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Or RUN through the black bridge on those two planks which ran in parrallel to the railway tracks............mind you I,m not condoning that now .........or swinging from a rope tied to a branch overhanging the rockface on the way down to Humford baths (as was)... it must be at least 50 feet high... a mere step compared to that bloody bridge.......... lol

We used to do that too, never told parents tho, get a good hiding for that!! We also used to pee on cars on the new road below. (did I just say that!!!) I admitted to me mam (in the '90s ) that I used to do all that, she was horrified and said that if she had known it she would have slapped me. my wife was just looking over my shoulder readin what I was doing and said "on behalf of your Mum" with that she promptly smacked me on the back of my head!!!!!!..........If me mam were still alive, they would have got on like a house on fire.

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We used to ride our "bogeys" as we called them down Furnace Bank, and if you were really brave, the Hairpin. It was after the "New" bridge had been put in though. Mind you some vehicles still used both hills, you were just careful, (or daft). It's just like Malcoms piece said!!

You think the hair pin was bad Orloff, we used to ride our bogeys at GuidePost from the Queens Head down Sheepwash Ave then Sheepwash bank then along Welbeck out onto the main road past the Anglers Arms and only stopped at Sheepwash Bridge! If you were really brave or mad, at the bottom of Sheepwash Ave you did a right turn down Dene road and prayed that you could take the 45 degree turn at the bottom, if not end up down someones yard and oot tha back garden and into the Wannie HAHA Great Times!

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I was born in 1977 and I can relate to a lot of this too, Malcolm. The most disappointing thing I have had the misfortune to be involved in recently, in relation to the way kids are 'brought up' today was a mother complaining at my nieces birthday party. I was in charge of the music during passy the parcel and she complained that her child hadn't had a 'chance' to have a go. Apparently even though there was 50 kids in the circle I wasn't giving each a fair go. I don't think my sister wrapped it 50 times, like!

Life is full of disappointments, you can't always win and need to accept this gracefully. Children need to learn this too, as well as good manners (which seem to have gone out of fashion) and learning that you can't always get your own way. My other half received a swiss army knife for his 5th birthday and a soldering iron for his 9th. We want to encourage our kids, when we have them, to take a calculated risk. If they succeed the sense of achievement, freedom and the confidence boost will be massive, if they get hurt then they'll have learnt a lesson. I'd like to think that they too will ride their go karts down a hill. We'll bring them up to have manners, to say sorry, to be kind to people, to do as they're told or there will be consequences such as stopped pocket money. Sadly these things don't happen a lot today my nieces and nephew are either frightened of their own shadow or have a blatant disregard for what their parents tell them, almost 100% of the time.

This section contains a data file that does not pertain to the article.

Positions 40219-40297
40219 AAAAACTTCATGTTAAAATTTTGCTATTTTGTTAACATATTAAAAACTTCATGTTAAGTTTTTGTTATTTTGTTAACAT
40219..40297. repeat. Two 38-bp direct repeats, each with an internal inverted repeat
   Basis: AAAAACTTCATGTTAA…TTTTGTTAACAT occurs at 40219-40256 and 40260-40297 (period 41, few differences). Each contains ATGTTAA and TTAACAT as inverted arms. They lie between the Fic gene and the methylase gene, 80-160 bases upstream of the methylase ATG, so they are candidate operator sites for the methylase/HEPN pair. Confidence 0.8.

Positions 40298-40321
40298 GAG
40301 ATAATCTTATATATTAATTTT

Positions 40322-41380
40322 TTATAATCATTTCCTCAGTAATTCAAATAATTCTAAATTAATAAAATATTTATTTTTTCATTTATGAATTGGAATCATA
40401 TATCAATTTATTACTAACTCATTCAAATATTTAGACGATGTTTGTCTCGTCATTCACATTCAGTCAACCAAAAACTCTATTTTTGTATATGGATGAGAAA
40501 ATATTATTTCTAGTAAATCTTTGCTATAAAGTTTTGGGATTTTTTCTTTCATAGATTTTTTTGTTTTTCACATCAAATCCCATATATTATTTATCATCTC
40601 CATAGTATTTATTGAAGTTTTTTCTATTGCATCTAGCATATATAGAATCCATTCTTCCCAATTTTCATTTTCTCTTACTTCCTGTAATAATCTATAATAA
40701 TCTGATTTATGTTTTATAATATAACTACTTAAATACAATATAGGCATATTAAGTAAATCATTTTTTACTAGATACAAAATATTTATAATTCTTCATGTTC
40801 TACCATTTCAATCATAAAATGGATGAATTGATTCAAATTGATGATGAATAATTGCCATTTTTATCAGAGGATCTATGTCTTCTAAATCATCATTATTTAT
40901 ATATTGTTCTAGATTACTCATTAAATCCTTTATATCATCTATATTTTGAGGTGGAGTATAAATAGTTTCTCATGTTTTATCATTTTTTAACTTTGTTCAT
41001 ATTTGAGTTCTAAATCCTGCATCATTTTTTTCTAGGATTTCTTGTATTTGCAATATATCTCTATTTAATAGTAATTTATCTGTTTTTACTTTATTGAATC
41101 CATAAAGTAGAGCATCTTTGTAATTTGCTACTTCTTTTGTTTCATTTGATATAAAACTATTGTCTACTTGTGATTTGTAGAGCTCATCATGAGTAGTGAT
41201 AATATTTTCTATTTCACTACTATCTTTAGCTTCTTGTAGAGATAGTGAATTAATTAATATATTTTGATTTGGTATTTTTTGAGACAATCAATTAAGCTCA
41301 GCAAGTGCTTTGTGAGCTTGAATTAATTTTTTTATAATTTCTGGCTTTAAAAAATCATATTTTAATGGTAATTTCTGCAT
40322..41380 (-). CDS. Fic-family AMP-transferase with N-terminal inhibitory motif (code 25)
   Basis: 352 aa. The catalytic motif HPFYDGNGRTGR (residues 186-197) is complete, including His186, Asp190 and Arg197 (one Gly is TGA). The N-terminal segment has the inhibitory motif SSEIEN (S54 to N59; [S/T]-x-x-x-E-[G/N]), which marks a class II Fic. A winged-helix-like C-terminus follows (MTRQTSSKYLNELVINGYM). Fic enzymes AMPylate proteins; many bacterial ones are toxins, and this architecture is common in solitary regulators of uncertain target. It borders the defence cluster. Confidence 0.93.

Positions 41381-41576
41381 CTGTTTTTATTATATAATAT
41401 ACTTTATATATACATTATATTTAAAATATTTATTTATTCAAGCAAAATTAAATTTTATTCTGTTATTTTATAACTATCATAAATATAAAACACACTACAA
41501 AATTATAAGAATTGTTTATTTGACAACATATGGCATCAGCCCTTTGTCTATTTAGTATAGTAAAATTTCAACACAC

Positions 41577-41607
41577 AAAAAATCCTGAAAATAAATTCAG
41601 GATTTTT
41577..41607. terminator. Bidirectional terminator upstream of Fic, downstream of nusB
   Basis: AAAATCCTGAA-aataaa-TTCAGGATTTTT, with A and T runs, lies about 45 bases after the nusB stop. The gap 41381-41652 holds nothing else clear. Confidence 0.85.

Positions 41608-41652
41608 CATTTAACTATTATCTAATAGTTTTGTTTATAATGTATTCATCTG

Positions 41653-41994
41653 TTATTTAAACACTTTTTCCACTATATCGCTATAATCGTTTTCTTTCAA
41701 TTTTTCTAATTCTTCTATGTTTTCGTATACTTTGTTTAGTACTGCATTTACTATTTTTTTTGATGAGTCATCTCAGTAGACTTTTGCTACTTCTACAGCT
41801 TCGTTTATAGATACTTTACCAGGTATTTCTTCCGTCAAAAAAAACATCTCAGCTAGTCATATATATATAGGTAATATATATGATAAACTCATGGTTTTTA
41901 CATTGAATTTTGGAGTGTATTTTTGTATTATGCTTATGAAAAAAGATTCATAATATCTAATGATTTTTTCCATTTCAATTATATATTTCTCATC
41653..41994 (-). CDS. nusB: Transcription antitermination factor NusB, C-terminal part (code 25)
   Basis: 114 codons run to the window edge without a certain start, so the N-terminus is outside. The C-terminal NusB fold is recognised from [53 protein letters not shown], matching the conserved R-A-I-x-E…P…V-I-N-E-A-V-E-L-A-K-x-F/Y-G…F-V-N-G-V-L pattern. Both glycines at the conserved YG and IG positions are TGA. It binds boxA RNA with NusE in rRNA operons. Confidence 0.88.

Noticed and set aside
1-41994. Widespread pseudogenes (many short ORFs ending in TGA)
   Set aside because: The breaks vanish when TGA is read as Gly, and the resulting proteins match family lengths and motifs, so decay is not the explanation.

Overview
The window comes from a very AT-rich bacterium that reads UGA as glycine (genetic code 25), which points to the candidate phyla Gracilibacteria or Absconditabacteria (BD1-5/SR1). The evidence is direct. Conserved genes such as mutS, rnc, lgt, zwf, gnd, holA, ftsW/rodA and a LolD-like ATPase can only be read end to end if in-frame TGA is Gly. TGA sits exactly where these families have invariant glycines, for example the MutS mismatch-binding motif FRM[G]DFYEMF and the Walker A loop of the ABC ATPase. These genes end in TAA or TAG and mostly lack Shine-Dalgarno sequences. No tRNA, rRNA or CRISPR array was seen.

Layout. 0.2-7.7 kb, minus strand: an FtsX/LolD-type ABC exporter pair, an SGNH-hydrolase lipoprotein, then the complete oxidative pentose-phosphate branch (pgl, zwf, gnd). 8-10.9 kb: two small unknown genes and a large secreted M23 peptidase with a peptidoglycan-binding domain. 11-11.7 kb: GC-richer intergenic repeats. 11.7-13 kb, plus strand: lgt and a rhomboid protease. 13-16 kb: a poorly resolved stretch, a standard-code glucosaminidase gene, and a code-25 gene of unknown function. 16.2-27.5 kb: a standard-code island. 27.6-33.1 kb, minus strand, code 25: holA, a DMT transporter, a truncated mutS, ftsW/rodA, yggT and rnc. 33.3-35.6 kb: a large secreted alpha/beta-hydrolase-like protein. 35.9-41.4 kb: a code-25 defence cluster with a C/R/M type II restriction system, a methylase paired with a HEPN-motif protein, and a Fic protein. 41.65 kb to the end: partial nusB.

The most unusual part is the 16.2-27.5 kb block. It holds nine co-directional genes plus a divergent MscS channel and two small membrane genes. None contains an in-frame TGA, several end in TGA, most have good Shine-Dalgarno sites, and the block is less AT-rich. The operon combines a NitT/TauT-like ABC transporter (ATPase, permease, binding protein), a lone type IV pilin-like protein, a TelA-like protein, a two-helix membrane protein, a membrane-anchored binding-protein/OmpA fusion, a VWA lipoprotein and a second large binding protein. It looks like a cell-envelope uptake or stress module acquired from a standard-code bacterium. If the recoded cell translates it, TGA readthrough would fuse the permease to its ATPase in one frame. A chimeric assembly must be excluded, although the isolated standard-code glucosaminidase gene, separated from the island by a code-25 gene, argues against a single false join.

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Couldn't agree more Debbie.

It really aggrieves me when you see all the dumbing down we are allowing to happen in society. Chasing the lowest common denominator and then applying it across the board is restricting development not helping it. At some point that ape had to stand up on two feet and walk like a biped and not just follow the rest of the troup.

OTT insulation of children is almost as bad as neglect! They have to cry to appreciate laughter, they have to make the team selection for the team to be worth getting into, they have to graze their knees so they build up some semblance of viral resistance. Nature isn't stupid it has made kids regenerative and they learn easily. With so many opportunities these days we should be making sure everyone gets their chance to develop to their fullest potential whatever that might be.

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Got nowt to do with the above, but, I still have a book presented to me and signed by Fred Hostler from the Whitley school in 1967. This was my prize for 'Scripture'. The book is in excellent nick (albeit without the dust cover). It seemed I was an aspiring vicar, which would explain the righteous life I have lead....... so far

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Got nowt to do with the above, but, I still have a book presented to me and signed by Fred Hostler from the Whitley school in 1967. This was my prize for 'Scripture'. The book is in excellent nick (albeit without the dust cover). It seemed I was an aspiring vicar, which would explain the righteous life I have lead....... so far

A book in "excellent nick" is often a book that's never been read!

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A book in "excellent nick" is often a book that's never been read!

You're not far wrong, I remember that I wanted one on farming and they came up with ' The Seasons & the Gardener' A Book for Children. By H. E. Bates. I got the lip on and never read it. When my mother died in 2008 ,we found it among her stuff, the dust cover was wrecked but the book itself is in mint condition, ie. no marks or tears etc. its from class 4 1966 (not 67 as I previously said)